Much like Democrats did to the word “liberal” in the 1960s and ‘70s, today’s Republicans are in the process of discrediting the word “conservative” permanently.

So I’m not even sure why Ann would want to win the award as top conservative blogress, although a gay group’s sponsorship of the contest does make it slightly more interesting.

Ann should cherish her independence and promote herself that way.

As for the diva part, well, I’ll leave that for others to comment upon…

Ann Althouse said...

Thanks, GayPatriotWest. I think I should be in the contest if for no other reason than that it gets people to have good conversation about what the title means. And because I drive liberals crazy. Our "dave" is Exhibit A.

Ruth Anne's list is good and could be lengthened (though it should be shortened by the removal of Pajamas Media, which isn't liberal). In thinking about me and the diva concept, you've got to remember this incident where I hurt Camille Paglia's feelings -- her fragile feelings! Who has anything to compare to that? And then I stood up to a whole swarm of liberal bloggers who went nuts because I made fun of the way a feminist posed proudly in from on Bill Clinton. That was the ultimate, folks. They tried to destroy me -- and thought it was a really important project. As yourself why they fear me. And in person, I simultaneous charmed John Amato and made TRex growl! I'd really like to know what my competitors did that compares with those two things.

And let's pay attention to the "diva" concept. It has to do with having a lot of gay male admirers, a subject we were just talking about at length in this post.

Simon: If you apply to law school, you should definitely put that in your personal statement. In fact, you should apply to law school just so you can put that in your personal statement. Hell, you can put this in your personal statement... but that's trickier. Actually, you shouldn't put this in your personal statement, since I drive liberals nuts, and that might mess with the mind of whoever's reading the application.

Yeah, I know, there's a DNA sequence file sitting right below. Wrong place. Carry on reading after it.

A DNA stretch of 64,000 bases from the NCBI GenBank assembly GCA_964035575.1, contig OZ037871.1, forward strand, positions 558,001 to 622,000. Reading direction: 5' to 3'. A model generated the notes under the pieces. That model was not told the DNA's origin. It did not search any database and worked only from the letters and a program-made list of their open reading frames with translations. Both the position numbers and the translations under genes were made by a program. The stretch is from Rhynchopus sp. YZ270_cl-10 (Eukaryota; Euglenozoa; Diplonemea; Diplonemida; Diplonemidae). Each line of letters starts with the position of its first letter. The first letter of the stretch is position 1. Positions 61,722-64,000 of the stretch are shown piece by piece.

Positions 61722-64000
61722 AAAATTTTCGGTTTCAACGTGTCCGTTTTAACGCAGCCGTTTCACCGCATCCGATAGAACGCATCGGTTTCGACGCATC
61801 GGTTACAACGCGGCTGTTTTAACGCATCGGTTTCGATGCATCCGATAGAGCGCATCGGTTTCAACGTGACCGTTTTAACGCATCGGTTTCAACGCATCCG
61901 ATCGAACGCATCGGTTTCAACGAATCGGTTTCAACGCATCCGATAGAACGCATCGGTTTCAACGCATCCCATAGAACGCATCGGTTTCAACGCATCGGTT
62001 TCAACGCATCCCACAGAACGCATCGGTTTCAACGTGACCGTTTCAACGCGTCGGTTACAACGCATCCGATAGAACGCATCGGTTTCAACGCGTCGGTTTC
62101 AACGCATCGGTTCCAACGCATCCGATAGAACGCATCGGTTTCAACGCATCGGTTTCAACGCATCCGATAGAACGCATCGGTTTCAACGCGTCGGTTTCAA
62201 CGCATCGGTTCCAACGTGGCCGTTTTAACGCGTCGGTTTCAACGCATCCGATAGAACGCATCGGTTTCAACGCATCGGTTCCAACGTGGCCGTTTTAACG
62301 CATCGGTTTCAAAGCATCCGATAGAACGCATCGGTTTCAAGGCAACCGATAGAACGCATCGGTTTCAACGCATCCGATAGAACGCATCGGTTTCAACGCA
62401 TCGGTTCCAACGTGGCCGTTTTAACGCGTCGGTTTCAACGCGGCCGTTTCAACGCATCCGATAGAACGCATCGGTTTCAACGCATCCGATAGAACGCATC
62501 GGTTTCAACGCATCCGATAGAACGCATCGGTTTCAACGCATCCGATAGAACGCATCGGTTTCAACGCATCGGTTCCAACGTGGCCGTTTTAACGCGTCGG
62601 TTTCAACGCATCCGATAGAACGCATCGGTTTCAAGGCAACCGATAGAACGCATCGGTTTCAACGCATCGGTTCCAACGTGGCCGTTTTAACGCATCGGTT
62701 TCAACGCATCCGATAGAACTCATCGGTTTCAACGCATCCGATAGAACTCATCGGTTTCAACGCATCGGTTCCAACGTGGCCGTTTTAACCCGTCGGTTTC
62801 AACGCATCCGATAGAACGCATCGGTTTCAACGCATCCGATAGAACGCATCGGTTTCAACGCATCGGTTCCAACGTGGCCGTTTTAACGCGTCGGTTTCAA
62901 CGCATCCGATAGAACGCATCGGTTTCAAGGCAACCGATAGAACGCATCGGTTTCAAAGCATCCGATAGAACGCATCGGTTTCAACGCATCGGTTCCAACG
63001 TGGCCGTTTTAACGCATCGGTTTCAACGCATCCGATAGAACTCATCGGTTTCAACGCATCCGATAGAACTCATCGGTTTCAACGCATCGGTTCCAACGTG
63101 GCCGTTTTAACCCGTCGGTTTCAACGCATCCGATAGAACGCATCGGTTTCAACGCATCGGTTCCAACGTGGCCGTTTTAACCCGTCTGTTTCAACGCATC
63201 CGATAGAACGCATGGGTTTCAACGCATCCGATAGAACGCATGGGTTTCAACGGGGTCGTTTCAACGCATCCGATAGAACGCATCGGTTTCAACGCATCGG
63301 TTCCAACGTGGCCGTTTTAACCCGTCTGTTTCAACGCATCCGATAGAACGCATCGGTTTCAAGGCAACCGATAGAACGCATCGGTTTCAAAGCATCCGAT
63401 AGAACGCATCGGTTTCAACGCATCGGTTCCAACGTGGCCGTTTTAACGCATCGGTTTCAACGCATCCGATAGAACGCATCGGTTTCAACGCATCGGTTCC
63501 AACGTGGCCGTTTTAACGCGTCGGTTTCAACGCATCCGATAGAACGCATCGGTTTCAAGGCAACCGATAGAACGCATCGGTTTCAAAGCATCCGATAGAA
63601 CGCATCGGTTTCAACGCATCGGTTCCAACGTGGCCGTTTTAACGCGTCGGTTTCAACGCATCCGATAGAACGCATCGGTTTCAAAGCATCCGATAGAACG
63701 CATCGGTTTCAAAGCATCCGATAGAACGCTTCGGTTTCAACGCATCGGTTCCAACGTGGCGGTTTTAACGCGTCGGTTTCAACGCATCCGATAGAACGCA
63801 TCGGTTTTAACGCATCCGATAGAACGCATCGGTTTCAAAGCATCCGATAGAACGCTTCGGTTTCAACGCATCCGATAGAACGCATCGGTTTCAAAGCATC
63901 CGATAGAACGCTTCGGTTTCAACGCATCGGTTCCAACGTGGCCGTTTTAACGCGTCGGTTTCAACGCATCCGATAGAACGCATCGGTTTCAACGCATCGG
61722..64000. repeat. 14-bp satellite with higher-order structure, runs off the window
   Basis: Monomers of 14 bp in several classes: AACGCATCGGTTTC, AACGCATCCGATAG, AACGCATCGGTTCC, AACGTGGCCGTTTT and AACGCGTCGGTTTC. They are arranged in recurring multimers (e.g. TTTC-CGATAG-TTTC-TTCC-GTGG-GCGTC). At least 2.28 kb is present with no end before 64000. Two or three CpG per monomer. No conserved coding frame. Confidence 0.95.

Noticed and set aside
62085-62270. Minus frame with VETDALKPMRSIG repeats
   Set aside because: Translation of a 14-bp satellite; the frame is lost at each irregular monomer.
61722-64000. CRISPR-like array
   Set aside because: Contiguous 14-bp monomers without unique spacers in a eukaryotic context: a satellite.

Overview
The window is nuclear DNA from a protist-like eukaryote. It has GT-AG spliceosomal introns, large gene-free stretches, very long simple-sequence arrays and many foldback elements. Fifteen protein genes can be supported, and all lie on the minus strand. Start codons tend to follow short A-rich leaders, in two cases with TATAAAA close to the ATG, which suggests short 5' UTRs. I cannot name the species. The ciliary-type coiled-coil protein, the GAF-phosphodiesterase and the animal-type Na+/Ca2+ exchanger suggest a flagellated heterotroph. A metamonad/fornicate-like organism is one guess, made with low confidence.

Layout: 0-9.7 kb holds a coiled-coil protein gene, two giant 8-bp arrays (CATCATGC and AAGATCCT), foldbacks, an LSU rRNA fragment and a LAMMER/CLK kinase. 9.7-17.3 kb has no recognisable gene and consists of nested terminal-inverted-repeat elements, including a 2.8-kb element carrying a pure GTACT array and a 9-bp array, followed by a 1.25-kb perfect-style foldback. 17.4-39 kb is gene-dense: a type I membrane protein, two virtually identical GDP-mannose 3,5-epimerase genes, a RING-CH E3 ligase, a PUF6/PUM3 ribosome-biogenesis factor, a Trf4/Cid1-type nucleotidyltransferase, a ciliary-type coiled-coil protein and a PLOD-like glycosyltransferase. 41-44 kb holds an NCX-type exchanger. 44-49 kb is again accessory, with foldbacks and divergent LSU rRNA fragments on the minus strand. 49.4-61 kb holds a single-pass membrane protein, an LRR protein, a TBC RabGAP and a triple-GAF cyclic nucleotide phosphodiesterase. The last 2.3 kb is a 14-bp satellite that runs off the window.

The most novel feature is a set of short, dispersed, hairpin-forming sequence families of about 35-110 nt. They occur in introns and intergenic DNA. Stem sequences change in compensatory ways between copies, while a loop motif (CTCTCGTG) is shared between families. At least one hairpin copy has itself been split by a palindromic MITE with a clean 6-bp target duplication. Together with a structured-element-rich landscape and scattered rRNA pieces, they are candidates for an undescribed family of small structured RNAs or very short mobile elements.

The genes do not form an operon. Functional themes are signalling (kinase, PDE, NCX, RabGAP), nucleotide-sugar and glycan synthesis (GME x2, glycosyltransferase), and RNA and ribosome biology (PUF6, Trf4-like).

Edward said...

One thing I’ve never understood about Ann is the way she considers the number of people she pisses off to be a mark of her blog’s success.

To me, her blog’s strength lies in its independence and perhaps in its fearlessness, but I don’t consider merely pissing people off to be a sign of intelligent fearlessness, which is really the only kind that Ann should strive for.

Edward said...

Maybe the mere fact that Ann wants this award is proof that she’s a diva.

There’s definitely a side of Ann that aspires to be the Kathy Griffin of political bloggers.

Kathy Griffin qualifies as a diva, and she certainly has a lot of gay fans. But she is no conservative – not by a long shot. In fact, Griffin would probably insult you (humorously) if you ever called her a conservative.

And Kathy Griffin is also a lot funnier than Ann, but that’s to be expected, because one is a professional comic and the other is a law professor.

Ann has other strengths, which I think will be neglected if she wins this award. Victory in this contest will probably go to Ann’s head and give her a skewed understanding of why she has so many fans.

I really do believe that the conservative label is on its way to becoming as toxic as the liberal label became in the ‘80s and ‘90s. Ann shouldn’t be so eager to see this depreciating label slapped on her blog by some admiring gay group.

And I say that as a gay Democrat.

Simon said...

Quoth Ann:
"Simon: If you apply to law school, you should definitely put that in your personal statement."

(Emphasis added). Which "that"? Admissions boards are impressed by a willingness to nominate Federal Jurisdiction professors as "Conservative Diva" awards? ;)

Ann Althouse said...

Simon: the Lithwick thing.

Simon said...

Ann,
I know what you meant. LOL. I was making a fairly lame attempt at a joke.

I'm still hoping that I might be eventually able to clean up my foreign law piece - I've bugged you about reading this before, and have largely taken the hint, present thread excepted - enough to get it into a law journal short on submissions, which would probably not look too bad on a personal statement either. But somehow, I think that most admissions officers would only need to make it as far as my email address to figure out I'm probably not the kind of person they're looking for. ;)

Edward said...

Simon can always apply to Pepperdine Law School. I hear there are lots of conservative law profs there.

Here’s another idea: I’ve also heard that Jerry Falwell will soon be adding a law school to his Liberty University. Maybe Simon can wait until Falwell’s law school opens and then apply there.